If anything, in this retelling, Lena is a positive force. She encourages Richard to “let go.” She knows his obsessive habits are unhealthy, preventing him from trying anything fun in life. Further, she’s going to school for sustainability and has a passion for figuring out a better future. She does rely on Edward for money, but by the end of the film, she breaks from him and connects with Richard, instead of causing his downfall. It’s a clever twist on a familiar story.
After Richard’s mosquito bite, the film references the bug’s four stages- egg, larva, pupa, and adult. The film is broken up into these four sections, almost like chapters. Richard moves through these different stages as his infection (if you want to call it that) worsens. With each stage, his behavior changes. Eventually, he drinks wine and leaves passionate voicemails for Delilah. The must-wake-before sunrise Richard never would have dialed her number! He stops showing up to work, and after Edward ignores his warnings, he eventually stops caring.
Lena tells Richard to let go, and his metamorphosis allows him to do that. Once he does, he approaches her near the end of the film and unlike the night they met, he sleeps with her. The next morning, the camera zooms in on the alarm clock, which reads 9:52. Richard slept in more than four hours after his usual wake-up time without a meltdown.
Surrender and Acceptance in the Mosquito State
After Lena wakes, she gazes out the window and sees Richard in a robe, walking towards the water. Then it cuts to a surreal image of Richard on the bottom of the river. Mosquitos float in the water above. This can be read one of two ways. Either Richard accepted the changes, or he knew that market would totally tank, based on his models, and he understood he’d soon lose everything. I like to think he accepted his metamorphosis and realized the life of a mosquito is short. In those last hours, he made the most of it. There’s also the potential that, like a mosquito, he walks to the water because that’s where the bugs live. They need water to survive.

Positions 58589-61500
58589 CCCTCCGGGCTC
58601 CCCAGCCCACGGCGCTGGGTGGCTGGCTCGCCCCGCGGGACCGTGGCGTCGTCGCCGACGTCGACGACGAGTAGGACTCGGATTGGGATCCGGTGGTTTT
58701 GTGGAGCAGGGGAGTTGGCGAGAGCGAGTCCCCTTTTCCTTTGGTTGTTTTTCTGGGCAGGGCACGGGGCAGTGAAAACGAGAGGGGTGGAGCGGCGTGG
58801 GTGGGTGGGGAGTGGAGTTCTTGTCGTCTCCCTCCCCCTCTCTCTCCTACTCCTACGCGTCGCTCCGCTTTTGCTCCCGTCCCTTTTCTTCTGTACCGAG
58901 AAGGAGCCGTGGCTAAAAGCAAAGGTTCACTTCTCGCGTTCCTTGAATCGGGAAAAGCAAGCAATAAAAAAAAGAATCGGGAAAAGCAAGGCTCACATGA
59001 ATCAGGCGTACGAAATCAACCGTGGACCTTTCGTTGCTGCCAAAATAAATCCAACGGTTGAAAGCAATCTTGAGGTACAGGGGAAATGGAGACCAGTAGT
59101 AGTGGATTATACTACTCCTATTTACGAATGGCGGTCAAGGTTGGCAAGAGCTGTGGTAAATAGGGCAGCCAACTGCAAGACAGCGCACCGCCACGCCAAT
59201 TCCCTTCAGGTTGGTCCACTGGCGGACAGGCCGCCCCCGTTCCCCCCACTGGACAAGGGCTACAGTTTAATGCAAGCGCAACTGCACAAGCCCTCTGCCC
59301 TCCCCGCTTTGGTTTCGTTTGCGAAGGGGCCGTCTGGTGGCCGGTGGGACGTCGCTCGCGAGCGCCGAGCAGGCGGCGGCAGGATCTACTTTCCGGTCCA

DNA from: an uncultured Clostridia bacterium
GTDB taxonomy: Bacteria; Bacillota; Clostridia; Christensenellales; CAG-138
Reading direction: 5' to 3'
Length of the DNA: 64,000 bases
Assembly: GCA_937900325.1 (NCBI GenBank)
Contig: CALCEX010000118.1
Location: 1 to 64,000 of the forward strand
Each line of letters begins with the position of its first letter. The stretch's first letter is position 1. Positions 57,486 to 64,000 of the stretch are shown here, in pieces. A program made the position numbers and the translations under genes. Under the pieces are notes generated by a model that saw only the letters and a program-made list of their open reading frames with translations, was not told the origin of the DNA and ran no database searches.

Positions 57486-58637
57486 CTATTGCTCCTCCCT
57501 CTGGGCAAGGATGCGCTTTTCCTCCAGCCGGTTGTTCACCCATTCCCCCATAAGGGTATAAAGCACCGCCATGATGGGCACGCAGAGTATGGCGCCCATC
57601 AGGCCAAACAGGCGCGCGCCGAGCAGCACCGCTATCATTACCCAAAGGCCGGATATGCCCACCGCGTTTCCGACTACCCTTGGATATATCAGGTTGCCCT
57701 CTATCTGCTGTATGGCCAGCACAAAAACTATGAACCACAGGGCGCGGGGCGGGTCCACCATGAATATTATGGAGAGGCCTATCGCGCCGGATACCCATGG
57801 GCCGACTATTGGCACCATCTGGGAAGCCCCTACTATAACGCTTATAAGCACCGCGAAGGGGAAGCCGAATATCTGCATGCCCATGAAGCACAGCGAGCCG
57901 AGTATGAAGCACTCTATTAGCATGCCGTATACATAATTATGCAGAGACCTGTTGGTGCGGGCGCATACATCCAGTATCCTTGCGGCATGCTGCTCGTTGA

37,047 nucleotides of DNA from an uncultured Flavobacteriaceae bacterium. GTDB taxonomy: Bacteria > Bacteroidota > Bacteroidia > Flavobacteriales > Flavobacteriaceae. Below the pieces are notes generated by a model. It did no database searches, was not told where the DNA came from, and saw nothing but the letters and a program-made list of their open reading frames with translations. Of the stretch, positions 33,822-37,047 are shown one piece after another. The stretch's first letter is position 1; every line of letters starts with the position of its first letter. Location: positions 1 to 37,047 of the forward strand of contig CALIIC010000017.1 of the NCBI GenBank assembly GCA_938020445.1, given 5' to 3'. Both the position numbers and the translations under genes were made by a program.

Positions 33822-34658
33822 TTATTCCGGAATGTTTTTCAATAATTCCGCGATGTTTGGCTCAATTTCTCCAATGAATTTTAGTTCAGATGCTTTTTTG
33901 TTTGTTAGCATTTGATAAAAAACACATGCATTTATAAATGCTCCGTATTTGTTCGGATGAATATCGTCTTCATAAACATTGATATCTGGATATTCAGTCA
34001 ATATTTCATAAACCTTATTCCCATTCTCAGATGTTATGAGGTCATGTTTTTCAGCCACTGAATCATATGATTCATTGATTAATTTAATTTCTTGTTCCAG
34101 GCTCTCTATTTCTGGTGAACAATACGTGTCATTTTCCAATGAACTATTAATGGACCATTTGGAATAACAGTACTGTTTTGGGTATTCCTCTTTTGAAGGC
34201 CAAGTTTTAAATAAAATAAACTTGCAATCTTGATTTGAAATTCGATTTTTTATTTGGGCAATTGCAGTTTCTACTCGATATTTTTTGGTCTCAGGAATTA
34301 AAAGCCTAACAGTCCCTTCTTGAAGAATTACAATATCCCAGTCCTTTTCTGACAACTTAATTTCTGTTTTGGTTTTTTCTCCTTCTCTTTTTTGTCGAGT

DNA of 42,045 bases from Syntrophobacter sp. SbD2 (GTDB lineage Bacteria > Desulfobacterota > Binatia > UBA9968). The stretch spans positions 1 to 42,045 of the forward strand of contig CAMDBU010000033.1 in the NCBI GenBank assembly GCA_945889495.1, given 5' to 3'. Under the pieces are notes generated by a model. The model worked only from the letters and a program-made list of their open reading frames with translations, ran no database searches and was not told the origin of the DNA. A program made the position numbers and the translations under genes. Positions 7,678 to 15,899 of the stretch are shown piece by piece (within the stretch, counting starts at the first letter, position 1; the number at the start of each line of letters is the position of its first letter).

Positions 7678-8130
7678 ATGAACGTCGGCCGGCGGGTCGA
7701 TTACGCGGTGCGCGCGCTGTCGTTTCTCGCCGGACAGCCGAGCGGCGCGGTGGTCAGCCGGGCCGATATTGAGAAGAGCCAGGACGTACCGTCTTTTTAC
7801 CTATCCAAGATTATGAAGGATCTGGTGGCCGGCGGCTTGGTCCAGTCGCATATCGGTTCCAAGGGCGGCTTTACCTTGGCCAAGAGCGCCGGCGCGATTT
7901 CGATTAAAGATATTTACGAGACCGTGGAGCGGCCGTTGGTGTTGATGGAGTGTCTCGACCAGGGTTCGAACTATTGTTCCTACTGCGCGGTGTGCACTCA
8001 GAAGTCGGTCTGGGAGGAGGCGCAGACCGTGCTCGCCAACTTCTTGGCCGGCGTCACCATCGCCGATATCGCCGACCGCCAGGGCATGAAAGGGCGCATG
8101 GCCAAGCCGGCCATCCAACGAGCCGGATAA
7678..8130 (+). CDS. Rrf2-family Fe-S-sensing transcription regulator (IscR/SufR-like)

Lena, meanwhile, holds out her arm as a mosquito bites her. This too indicates that she accepts the outcome. She understands that she’ll end up like Richard because of those bugs swarming all around his apartment, carrying the disease. She’s last shown teary-eyed, as the mosquito drains her blood. By this point in the film, she decided to stop relying on Edward for money. So, like Richard, she too undergoes a major shift for the better. That tear may mean she knows Richard is about to kill himself. Or perhaps she understands that she’s breaking from her previous life, including Edward’s reliability. It will be a difficult change but necessarily. If she’s ever to grow and pursue her own goals, she must stop relying on him.
While Mosquito State drags during its dry middle, it makes creative use of the story of Samson. Wall Street bankers become the Philistines, and Richard is an unlikely Samson, physically deformed, but with a mind that supersedes all his co-workers’ capabilities. At least in this retelling, the Delilah figure has a positive influence, teaching the protagonist to live a little and focus on more than stocks. Some things are simply beyond our control, computer models be damned.
Mosquito State streams on Shudder starting August 26. Shudder is absolutely killing it with new content. If you want some other recommendations check out the rest of my reoccurring column, Shudder Secrets.
Brian Fanelli is a poet and educator who also enjoys writing about the horror genre. His work has been published in The LA Times, World Literature Today, Schuylkill Valley Journal, Horror Homeroom, and elsewhere. On weekends, he enjoys going to the local drive-in theater with his wife or curling up on the couch, and binge-watching movies with their cat, Giselle.